Your first step is to research and visit schools, ideally starting the search at least a year before you plan to submit the application for your child. It takes time to determine which school is the best fit for your child. Navigating the application process can be overwhelming, but it can also be exciting. Here are tips on how to get you and your child into the right school.

After creating your short list of schools, contact the school’s admissions office to find out about open house events, school tours, private visits, or other events that will allow you to get to know the school as best as possible.

The school’s admissions office will also tell you about application requirements, including deadlines and costs. While each school has its own criteria for admitting students, the typical application package involves:

• A completed application form, usually available from the school’s website, and application fee.

• Parent or guardian statements.

• A transcript of your child’s grades from her current school.

• Results from standardized tests or a school-administered test. For middle school grades and above, the most common tests are: The Independent School Entrance Examination, or the ISEE; the Secondary School Aptitude Test, or the SSAT; the High School Placement Test, or HSPT, for Catholic schools.

Depending on the grade to which you are applying, some schools might also ask for:

• Student writing samples.

• Student portfolios.

• A formal interview, though for elementary school students, the interview more often consists of a teacher observation or individual or group-administered diagnostic tests.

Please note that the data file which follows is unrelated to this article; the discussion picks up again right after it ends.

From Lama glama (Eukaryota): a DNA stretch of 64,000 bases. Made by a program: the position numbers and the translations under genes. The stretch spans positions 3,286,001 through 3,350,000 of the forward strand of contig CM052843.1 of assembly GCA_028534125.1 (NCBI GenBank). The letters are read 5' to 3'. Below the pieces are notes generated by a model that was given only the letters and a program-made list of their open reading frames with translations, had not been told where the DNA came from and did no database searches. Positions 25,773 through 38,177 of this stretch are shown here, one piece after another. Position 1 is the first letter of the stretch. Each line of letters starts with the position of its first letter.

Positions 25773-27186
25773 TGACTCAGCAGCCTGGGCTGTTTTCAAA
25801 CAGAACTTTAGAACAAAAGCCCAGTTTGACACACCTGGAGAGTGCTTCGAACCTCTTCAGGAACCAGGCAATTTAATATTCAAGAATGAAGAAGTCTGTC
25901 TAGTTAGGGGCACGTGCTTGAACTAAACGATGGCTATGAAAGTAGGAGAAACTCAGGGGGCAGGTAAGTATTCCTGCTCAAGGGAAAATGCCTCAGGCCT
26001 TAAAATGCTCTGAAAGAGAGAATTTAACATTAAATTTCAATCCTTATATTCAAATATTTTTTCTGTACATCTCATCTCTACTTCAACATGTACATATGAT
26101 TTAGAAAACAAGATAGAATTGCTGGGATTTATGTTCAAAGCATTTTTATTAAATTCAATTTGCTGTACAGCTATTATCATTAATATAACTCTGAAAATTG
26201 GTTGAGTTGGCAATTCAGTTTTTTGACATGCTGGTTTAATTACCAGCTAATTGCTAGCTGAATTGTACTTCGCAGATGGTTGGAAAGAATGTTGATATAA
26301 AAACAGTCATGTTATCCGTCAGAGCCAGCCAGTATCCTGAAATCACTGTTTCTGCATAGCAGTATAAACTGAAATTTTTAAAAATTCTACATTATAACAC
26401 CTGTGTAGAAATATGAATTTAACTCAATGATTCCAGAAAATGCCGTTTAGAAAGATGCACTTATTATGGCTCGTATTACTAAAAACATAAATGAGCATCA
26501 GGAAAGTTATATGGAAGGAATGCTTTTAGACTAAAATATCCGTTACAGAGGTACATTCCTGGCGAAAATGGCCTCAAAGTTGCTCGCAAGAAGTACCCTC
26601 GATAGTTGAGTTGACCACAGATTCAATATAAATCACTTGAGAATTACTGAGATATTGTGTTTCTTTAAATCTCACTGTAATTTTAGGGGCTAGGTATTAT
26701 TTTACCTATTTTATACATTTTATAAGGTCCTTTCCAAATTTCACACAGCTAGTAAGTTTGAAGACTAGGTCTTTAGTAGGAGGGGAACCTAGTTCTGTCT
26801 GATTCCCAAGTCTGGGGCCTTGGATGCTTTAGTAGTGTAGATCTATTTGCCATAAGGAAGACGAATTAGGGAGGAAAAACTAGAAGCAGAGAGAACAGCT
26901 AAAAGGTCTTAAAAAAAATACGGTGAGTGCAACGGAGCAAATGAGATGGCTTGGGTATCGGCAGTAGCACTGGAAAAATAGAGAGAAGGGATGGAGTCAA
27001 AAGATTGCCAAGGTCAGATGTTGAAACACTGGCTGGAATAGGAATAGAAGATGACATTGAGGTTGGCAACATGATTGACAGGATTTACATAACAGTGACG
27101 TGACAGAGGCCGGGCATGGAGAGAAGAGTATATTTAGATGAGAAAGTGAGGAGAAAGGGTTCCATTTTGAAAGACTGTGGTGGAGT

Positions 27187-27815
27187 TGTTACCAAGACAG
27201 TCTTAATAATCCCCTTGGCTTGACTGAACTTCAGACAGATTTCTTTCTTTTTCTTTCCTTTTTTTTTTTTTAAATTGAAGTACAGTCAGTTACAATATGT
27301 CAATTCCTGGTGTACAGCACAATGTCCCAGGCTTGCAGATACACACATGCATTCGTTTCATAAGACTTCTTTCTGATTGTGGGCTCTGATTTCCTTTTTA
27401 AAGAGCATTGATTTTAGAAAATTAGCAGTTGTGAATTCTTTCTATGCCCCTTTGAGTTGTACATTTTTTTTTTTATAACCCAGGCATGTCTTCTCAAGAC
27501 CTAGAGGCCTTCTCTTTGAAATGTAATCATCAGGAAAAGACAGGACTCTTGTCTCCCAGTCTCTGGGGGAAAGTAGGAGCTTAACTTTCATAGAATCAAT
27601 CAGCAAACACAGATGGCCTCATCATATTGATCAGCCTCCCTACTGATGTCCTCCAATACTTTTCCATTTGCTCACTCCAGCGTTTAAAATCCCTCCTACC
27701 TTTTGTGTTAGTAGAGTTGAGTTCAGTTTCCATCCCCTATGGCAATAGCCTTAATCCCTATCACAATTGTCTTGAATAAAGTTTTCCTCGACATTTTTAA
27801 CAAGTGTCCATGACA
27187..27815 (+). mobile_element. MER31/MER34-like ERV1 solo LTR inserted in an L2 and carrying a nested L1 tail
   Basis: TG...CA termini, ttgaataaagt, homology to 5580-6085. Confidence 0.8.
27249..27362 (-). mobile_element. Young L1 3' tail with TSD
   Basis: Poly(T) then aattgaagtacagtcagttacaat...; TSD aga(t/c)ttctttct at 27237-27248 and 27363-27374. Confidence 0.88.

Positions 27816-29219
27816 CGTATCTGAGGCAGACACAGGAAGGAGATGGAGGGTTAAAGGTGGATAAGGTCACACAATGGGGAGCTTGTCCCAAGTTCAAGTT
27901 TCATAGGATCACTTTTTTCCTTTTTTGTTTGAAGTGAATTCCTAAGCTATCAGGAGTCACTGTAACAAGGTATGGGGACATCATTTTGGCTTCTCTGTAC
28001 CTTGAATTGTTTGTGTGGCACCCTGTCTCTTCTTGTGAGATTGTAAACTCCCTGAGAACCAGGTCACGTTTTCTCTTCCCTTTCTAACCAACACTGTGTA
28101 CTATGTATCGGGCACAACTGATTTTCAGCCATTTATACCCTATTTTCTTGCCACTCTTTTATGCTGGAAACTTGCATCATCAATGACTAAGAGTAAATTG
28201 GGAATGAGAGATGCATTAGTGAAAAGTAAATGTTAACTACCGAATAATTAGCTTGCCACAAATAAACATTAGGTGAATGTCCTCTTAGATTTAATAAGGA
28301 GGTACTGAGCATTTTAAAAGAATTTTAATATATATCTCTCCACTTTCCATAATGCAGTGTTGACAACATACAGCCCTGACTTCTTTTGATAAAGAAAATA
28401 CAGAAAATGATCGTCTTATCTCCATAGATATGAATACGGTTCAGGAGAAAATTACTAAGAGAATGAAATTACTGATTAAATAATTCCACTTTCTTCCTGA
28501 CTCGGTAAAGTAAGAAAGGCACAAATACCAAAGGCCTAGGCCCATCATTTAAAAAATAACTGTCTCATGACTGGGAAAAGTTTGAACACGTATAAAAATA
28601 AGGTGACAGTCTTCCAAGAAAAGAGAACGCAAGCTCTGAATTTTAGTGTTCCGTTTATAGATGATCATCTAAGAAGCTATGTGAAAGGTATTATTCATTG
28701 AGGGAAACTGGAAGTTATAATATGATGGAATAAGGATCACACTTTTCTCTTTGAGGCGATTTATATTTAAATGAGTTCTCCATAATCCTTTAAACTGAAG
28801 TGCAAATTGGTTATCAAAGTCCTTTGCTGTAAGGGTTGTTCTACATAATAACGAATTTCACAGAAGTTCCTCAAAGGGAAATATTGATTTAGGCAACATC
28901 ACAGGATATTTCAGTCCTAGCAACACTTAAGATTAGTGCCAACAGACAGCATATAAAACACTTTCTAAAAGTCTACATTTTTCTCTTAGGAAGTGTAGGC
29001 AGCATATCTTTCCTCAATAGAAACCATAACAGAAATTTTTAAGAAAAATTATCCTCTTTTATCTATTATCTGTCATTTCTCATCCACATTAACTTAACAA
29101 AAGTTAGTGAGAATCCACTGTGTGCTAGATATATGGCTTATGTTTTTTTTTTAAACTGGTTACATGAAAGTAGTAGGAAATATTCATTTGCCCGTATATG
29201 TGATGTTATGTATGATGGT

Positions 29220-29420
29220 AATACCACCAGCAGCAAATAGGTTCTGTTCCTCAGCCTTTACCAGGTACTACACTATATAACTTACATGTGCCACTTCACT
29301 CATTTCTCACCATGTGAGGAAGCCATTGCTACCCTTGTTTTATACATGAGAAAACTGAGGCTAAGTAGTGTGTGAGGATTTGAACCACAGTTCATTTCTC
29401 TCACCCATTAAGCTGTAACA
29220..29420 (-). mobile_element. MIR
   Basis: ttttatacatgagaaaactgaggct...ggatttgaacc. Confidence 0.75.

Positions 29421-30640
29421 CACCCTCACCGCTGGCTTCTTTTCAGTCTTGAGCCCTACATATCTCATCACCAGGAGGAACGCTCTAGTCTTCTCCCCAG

School admissions officers are there to help you complete your applications in a timely manner.  They also want to make sure that the process is a positive experience for you and your child and that there is a good match between your child and the school.

Try to avoid:

• While admissions officers want to be helpful, don’t call too often, overload them with additional information about your child, or try to impress them with your business or social contacts.

• Don’t jump on the bandwagon of applying to a school just because your child’s peers are applying. Similarly, don’t just apply to a school because it is one of the “top” schools in the area and boasts of its graduates who go to the Ivies. Be realistic about your child’s strengths, interests, and personality. Apply to schools which are a good fit for your child.

• Don’t shy away from disclosing vital information about your child or family—notably about any special academic needs your child has or about your family’s financial need for tuition help. 
While most private schools cannot afford to meet the academic and financial needs of all students they would like to admit, you won’t increase your child’s chances of acceptance by failing to be upfront about certain information. And if the school turns your child down for any special issues, it’s likely the school was not a good fit.

• Don’t miss application deadlines. But if you do, some schools have rolling admissions and admit students throughout the school year.